Football

Loew: Brazil more difficult to beat without Neymar

Germany coach Loew says the Selecao will be extra motivated to win the Cup for injured star Neymar

SEMI-FINAL

BRAZIL v GERMANY

(Wednesday, 4am, SingTel mio TV Ch 141 & 
StarHub TV Ch 223)

While the host nation is still coming to terms with the loss of star striker Neymar, Germany coach Joachm Loew warned that Brazil would be more dangerous without him.

"Brazil without Neymar are going to be much more difficult to beat than they would be with him," Loew said.

"I'd rather that he were playing for them on Tuesday.

"He's an exceptionally gifted player, but his teammates will rally around him now."

Loew said that he had experienced the same thing with Germany at the 2010 World Cup, when they lost their captain Michael Ballack to injury before the tournament.

Germany advanced to the semi-finals, where they lost to eventual champions Spain.

"We know ourselves what it's like to lose a really top player like that," said Loew.

"What happens then is that everyone raises their game and everyone takes over more responsibility.

"Brazil are not weaker without Neymar."

Like his coach, Germany midfielder Bastian Schweinsteiger said that Neymar's injury could galvanise the Selecao.

Schweinsteiger, captain Philipp Lahm and midfielder Sami Khedira all made comments regretting the absence of Neymar from the semi-final clash at Belo Horizonte's Mineirao Stadium on Wednesday morning (Singapore time).

"We're all sad that Neymar can't play, it's always better when the opponents have all their best players on the pitch," said Bayern Munich star Schweinsteiger this morning.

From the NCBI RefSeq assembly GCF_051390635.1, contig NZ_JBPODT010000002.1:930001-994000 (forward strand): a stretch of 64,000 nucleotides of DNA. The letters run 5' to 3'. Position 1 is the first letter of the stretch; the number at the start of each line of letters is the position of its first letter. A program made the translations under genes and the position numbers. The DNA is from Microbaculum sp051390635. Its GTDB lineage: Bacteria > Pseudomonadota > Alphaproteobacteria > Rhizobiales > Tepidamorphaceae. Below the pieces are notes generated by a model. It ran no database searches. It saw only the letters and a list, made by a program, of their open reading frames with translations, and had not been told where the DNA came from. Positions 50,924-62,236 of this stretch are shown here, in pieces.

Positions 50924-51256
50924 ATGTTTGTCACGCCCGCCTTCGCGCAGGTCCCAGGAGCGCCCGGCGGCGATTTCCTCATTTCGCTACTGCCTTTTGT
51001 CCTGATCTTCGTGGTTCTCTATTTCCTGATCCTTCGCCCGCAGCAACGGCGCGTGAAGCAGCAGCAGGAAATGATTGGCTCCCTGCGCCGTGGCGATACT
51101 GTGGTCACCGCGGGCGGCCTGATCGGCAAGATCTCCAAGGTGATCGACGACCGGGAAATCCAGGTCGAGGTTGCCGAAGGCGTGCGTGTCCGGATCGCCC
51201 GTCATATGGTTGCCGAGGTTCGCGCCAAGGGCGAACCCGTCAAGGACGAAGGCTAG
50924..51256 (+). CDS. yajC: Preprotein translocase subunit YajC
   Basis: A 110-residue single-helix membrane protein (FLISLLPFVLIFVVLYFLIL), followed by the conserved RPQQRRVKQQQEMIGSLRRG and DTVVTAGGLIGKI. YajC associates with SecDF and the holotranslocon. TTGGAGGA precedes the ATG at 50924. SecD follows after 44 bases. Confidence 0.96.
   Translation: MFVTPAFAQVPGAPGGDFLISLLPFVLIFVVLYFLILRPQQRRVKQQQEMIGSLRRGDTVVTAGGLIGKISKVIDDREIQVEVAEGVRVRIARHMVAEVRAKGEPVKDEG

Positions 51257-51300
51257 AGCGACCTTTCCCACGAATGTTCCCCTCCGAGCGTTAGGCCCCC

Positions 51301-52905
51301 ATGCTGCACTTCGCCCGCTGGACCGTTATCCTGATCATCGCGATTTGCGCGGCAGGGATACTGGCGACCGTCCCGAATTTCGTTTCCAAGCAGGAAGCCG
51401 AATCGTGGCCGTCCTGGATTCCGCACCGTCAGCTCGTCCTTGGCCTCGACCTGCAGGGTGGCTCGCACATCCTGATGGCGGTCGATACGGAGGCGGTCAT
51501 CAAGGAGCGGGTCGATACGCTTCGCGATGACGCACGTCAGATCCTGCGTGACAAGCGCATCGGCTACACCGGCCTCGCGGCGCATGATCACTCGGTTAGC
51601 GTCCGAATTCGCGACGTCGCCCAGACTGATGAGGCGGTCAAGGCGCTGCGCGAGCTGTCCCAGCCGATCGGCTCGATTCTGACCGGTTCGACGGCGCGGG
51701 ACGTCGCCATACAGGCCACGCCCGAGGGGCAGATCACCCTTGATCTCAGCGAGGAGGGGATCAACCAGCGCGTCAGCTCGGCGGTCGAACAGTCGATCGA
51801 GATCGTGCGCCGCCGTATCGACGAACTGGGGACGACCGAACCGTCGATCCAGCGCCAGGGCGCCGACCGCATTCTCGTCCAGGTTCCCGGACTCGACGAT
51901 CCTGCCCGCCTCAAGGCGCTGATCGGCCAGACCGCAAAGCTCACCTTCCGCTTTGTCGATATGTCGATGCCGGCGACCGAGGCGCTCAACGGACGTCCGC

"It'll bring the (Brazil) team together and 
they'll want to win the title for him."

Lahm said the tournament is worse off without the Brazil star.

"Neymar is a sensational player who has shown his class at the World Cup," said Lahm.

"At a World Cup, you always want to measure yourself against the best. That is why I would prefer Brazil played with Neymar."

"It is bad news for us and for fans of football," Khedira told the Welt am Sonntag newspaper.

The Germans, though, are still wary of the Brazilians despite Neymar's absence.

"The Brazilians will put out a super team even without Neymar," warned Khedira.

CLASS OUTFIT

Brazil are also without suspended captain Thiago Silva, although they are appealing against his ban, but Schweinsteiger said, regardless of who plays, the Selecao are still a class outfit.

"They have two coaches in (Felipe) Scolari and (Carlos Alberto) Parreira who have won the title already, they have the home advantage and players with individual class," said Schweinsteiger, who will win his 107th cap if he starts against Brazil.

"Their coaches have a lot of experience of this kind of situation.

"It's an honour and a challenge to play against the hosts, but it would be better to play Brazil in the final.

"It doesn't matter how much experience you have, to play the hosts in this football-crazy country, I mean that in a positive sense, is something special."

Germany assistant coach Hansi Flick confirmed that with the exception of hamstring-injury victim Shkodran Mustafi, the entire Germany squad are fit and free of the mild-flu virus which blighted them last week. - Wire Services.

Hosts look to Pele and 1962 omen

Brazil have won a World Cup after losing their best player and they will be looking to the memory of 1962, when Pele was injured against Czechoslovakia, as an omen to get them over the loss of Neymar.

Veterans have also warned that the host nation could be fired up.

"If Germany think they are going to come up against a weak, discouraged team because we have lost Neymar, they would make an enormous mistake," said Ronaldo, who scored two goals the last time Brazil met Germany, in the final in 2002.

"They cannot underestimate the quality of Brazil - and Brazil have never been made up of only one player. In 1962, Pele got injured and could not play but Brazil still won the World Cup.

"Whoever steps into Neymar's shoes will just help and we are still the favourites." - Reuters.

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